The Washington Department of Corrections is looking to hire a formerly incarcerated individual for a senior leadership role in the agency. The position of Director of Person-Centered Services is part of a larger effort in Washington to destigmatize criminals and bring the voice of incarcerated individuals to the department’s practices. A DOC spokesperson highlighted that the agency’s first Director of Person-Centered Services, Chris Poulos, was incarcerated for several years in federal prison before turning his life around and working to improve the reentry of incarcerated adults.
The ideal candidate for the role is described as a diligent and ambitious individual with lived experience as a formerly incarcerated individual. The senior position will pay anywhere from $108,636 to $133,044 a year, in addition to benefits. The employee will serve as a senior member of the agency’s Executive Leadership Team and provide direct oversight of various strategic initiatives to reduce recidivism and improve the reentry of incarcerated adults.
The job listing does not specify if certain criminal backgrounds would keep a candidate from being considered. The DOC spokesperson stated that the position is open to all former inmates, no matter what crimes they committed, and the DOC will ensure that whoever is hired is thoroughly vetted. The Washington Fair Chance Act, which took effect in 2018, prevents public and private entities from asking applicants about their potential criminal histories until they are deemed qualified for a job. This means that a person’s felony record does not matter much in the application process.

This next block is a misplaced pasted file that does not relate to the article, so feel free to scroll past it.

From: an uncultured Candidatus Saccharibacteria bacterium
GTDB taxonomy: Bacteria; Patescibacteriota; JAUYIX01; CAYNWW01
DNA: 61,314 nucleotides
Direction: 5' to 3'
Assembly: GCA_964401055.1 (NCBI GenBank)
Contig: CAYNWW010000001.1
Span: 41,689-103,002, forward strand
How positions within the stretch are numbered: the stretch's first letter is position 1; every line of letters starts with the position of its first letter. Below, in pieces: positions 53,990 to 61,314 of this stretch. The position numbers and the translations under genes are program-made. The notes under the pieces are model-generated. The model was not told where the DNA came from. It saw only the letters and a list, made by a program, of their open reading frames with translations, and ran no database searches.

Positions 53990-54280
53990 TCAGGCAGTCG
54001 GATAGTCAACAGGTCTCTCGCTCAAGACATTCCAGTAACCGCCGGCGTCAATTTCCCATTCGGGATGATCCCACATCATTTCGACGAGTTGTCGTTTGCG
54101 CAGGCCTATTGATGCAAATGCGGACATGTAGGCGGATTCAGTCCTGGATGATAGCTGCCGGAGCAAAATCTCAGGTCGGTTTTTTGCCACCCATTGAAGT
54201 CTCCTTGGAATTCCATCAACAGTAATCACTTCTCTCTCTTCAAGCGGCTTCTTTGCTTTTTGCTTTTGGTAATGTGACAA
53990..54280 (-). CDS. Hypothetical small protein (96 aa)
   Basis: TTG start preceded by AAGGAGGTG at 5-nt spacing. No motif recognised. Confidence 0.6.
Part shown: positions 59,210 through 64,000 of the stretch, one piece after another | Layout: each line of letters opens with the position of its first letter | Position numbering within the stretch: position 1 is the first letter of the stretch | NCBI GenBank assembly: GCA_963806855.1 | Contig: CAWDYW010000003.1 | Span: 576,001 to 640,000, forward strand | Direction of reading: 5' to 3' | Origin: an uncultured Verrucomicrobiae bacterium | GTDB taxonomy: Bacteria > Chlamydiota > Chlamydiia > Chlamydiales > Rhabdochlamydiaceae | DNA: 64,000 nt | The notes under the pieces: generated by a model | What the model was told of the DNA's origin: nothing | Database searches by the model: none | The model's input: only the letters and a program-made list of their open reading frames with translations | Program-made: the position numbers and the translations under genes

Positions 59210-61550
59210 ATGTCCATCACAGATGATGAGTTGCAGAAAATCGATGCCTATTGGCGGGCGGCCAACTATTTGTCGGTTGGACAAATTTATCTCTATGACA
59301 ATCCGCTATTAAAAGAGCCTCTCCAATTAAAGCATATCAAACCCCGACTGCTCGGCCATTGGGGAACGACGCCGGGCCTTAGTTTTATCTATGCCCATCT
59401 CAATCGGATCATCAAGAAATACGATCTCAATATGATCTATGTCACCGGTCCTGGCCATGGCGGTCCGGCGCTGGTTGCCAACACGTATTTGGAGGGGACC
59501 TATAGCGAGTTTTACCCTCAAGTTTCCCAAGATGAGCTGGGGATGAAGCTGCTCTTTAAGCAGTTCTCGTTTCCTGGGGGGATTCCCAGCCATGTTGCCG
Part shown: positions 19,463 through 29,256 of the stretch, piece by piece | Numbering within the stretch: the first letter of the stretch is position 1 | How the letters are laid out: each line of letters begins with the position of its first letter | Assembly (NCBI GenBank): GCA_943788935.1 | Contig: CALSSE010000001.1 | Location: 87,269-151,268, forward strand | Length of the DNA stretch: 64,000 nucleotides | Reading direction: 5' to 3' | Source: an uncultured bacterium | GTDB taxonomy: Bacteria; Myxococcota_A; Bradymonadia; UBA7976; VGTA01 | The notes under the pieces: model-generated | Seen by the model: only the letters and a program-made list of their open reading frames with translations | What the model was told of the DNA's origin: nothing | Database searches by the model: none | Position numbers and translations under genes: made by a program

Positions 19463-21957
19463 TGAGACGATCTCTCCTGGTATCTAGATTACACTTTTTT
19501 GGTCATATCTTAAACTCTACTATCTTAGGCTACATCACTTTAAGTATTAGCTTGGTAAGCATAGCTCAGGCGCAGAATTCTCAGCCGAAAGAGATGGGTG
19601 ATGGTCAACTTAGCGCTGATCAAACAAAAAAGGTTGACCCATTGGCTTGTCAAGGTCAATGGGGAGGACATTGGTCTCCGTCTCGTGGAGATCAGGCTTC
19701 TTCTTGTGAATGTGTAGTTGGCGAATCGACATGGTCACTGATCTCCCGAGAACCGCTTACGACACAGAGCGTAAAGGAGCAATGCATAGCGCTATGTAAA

The Washington Department of Corrections is committed to creating an equitable and inclusive culture that fosters and inspires excellence while promoting innovation, engagement, and safety, leading to better outcomes for the incarcerated population, the agency, and the community. Hiring a formerly incarcerated individual for a senior leadership role is an important step in this direction and demonstrates the department’s commitment to creating a more inclusive and equitable culture.
In conclusion, the Washington Department of Corrections is boldly hiring a formerly incarcerated individual for a senior leadership role in the agency. This is a significant step towards destigmatizing criminals and creating an inclusive culture that promotes better outcomes for the incarcerated population, the agency, and the community. Hiring a formerly incarcerated individual will bring valuable perspectives and insights to the department’s practices and help reduce recidivism and improve the reentry of incarcerated adults.
Washington state prisons look to hire former inmate at six-figure salary to help foster ‘inclusive culture’